An ovarian cyst is a fluid-filled sac that develops on an ovary. They're very common and do not usually cause any symptoms.
Most ovarian cysts occur naturally and go away in a few months without needing any treatment.
The ovaries are 2 almond-shaped organs that are part of the female reproductive system. There's 1 on each side of the womb (uterus).
The ovaries have 2 main functions:
- to release an egg approximately every 28 days as part of the menstrual cycle
- to release the sex hormones oestrogen and progesterone, which play an important role in reproduction
Ovarian cysts may affect both ovaries at the same time, or they may only affect 1.
An ovarian cyst usually only causes symptoms if it splits (ruptures), is very large or blocks the blood supply to the ovaries.
In these cases, you may have:
- pelvic pain – this can range from a dull, heavy sensation to a sudden, severe and sharp pain
- pain during sex
- difficulty emptying your bowels
- a frequent need to urinate
- heavy periods, irregular periods or lighter periods than normal
- bloating and a swollen tummy
- feeling very full after only eating a little
- difficulty getting pregnant – although fertility is usually unaffected by ovarian cysts
See a GP if you have symptoms of an ovarian cyst.
If you have sudden, severe pelvic pain you should immediately contact either:
The 2 main types of ovarian cyst are:
- functional ovarian cysts – cysts that develop as part of the menstrual cycle and are usually harmless and short-lived; these are the most common type
- pathological ovarian cysts – cysts that form as a result of abnormal cell growth; these are much less common
Ovarian cysts can sometimes also be caused by an underlying condition, such as endometriosis.
The vast majority of ovarian cysts are non-cancerous (benign), although a small number are cancerous (malignant).
Cancerous cysts are more common if you have been through the menopause.
If a GP thinks you may have an ovarian cyst, you'll probably be referred for an ultrasound scan, carried out by using a probe placed inside your vagina.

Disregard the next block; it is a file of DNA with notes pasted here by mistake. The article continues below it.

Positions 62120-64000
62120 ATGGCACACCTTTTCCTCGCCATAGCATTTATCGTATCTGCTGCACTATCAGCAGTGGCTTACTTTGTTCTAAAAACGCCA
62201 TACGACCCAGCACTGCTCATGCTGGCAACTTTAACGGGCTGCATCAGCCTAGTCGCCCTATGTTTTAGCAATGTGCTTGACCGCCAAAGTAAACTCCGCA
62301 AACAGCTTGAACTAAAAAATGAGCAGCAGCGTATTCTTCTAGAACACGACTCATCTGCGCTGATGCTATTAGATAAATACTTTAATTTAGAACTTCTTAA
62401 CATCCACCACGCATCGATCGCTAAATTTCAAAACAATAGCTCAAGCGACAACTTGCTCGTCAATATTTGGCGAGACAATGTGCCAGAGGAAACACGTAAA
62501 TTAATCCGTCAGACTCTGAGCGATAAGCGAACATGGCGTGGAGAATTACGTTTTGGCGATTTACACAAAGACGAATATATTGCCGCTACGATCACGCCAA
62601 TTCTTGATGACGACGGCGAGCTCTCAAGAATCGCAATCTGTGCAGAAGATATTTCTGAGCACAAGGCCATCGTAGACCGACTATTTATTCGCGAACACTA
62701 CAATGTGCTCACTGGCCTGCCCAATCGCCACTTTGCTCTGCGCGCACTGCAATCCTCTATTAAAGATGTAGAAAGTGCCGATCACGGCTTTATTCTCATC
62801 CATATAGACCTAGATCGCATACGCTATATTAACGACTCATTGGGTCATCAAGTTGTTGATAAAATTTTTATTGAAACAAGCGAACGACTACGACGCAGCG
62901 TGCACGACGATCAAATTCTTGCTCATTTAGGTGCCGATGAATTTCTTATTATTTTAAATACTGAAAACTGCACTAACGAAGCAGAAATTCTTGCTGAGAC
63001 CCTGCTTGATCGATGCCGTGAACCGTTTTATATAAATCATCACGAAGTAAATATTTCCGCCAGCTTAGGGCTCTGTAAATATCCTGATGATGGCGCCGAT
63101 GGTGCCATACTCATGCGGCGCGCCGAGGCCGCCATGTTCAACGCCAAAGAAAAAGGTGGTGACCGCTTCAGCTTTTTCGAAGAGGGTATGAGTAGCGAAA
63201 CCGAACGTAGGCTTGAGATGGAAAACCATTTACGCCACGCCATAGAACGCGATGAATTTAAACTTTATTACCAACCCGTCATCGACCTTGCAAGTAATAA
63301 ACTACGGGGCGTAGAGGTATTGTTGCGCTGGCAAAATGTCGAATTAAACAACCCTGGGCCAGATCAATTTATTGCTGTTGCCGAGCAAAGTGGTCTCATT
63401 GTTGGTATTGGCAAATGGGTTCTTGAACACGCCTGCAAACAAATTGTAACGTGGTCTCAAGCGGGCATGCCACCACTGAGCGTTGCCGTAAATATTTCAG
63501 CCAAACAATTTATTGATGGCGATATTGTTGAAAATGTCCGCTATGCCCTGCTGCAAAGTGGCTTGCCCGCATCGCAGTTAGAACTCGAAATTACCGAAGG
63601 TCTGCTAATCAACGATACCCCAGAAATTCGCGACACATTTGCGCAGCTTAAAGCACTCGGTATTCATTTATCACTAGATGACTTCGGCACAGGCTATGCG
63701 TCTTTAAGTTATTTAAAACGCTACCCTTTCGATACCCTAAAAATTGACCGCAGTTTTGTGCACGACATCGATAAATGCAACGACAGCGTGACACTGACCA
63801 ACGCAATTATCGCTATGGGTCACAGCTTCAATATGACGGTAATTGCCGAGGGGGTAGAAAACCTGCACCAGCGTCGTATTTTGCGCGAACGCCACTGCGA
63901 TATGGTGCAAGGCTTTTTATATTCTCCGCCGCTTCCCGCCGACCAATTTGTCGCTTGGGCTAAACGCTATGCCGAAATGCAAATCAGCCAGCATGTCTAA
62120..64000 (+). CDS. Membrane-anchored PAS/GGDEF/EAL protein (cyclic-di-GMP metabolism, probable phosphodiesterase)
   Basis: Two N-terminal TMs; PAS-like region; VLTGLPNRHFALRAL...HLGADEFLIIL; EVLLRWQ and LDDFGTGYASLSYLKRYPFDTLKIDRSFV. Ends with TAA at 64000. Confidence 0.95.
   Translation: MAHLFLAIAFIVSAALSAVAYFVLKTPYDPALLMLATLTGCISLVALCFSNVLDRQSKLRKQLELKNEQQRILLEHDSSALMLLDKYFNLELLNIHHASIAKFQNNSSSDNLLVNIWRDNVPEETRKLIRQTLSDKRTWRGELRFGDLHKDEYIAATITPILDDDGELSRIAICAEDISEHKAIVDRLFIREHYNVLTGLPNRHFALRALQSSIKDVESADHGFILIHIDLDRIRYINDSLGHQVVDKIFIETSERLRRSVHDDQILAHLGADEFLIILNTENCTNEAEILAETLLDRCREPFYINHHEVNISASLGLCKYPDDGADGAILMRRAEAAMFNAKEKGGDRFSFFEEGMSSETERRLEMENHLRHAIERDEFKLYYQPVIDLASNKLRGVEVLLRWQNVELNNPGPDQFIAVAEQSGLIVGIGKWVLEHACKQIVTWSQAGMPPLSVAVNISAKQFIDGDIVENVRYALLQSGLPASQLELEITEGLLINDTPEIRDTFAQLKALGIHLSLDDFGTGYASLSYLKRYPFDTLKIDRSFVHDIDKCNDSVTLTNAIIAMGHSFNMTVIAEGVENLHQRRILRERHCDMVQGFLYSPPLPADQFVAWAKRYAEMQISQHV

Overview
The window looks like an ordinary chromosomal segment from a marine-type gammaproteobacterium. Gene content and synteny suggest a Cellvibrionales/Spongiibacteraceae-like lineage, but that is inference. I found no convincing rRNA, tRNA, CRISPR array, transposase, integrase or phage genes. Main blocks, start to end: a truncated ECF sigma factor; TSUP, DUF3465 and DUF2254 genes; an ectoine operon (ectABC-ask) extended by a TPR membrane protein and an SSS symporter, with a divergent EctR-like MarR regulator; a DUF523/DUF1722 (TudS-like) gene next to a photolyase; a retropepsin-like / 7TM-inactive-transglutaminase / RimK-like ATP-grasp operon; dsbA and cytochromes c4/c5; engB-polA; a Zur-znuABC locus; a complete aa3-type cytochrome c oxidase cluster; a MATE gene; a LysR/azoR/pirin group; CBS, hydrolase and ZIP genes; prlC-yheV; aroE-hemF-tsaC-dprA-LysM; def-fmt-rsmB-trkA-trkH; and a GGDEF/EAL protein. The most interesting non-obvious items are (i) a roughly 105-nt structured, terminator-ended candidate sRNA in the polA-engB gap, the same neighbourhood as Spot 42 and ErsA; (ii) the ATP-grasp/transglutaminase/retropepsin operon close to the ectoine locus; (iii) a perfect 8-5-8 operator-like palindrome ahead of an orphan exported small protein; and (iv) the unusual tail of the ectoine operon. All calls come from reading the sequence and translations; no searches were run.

If a cyst is identified during the ultrasound scan, you may need to have this monitored with a repeat ultrasound scan in a few weeks, or a GP may refer you to a doctor who specialises in female reproductive health (gynaecologist).
But having high levels of these chemicals does not necessarily mean you have cancer, as high levels can also be caused by non-cancerous conditions, such as:
Whether an ovarian cyst needs to be treated will depend on:
- its size and appearance
- whether you have any symptoms
- whether you have been through the menopause
In most cases, the cyst often disappears after a few months. A follow-up ultrasound scan may be used to confirm this.
If you are postmenopausal, there is a slightly higher risk of ovarian cancer. Regular ultrasound scans and blood tests are usually recommended over the course of a year to monitor the cyst.
Surgical treatment to remove the cysts may be needed if they're large, causing symptoms or potentially cancerous.
Ovarian cysts do not usually prevent you getting pregnant, although they can sometimes make it harder to conceive.
If you need an operation to remove your cysts, your surgeon will aim to preserve your fertility whenever possible.
This may mean removing just the cyst and leaving the ovaries intact, or only removing 1 ovary.
In some cases, surgery to remove both your ovaries may be necessary, in which case you'll no longer produce any eggs.
Make sure you talk to your surgeon about the potential effects on your fertility before your operation.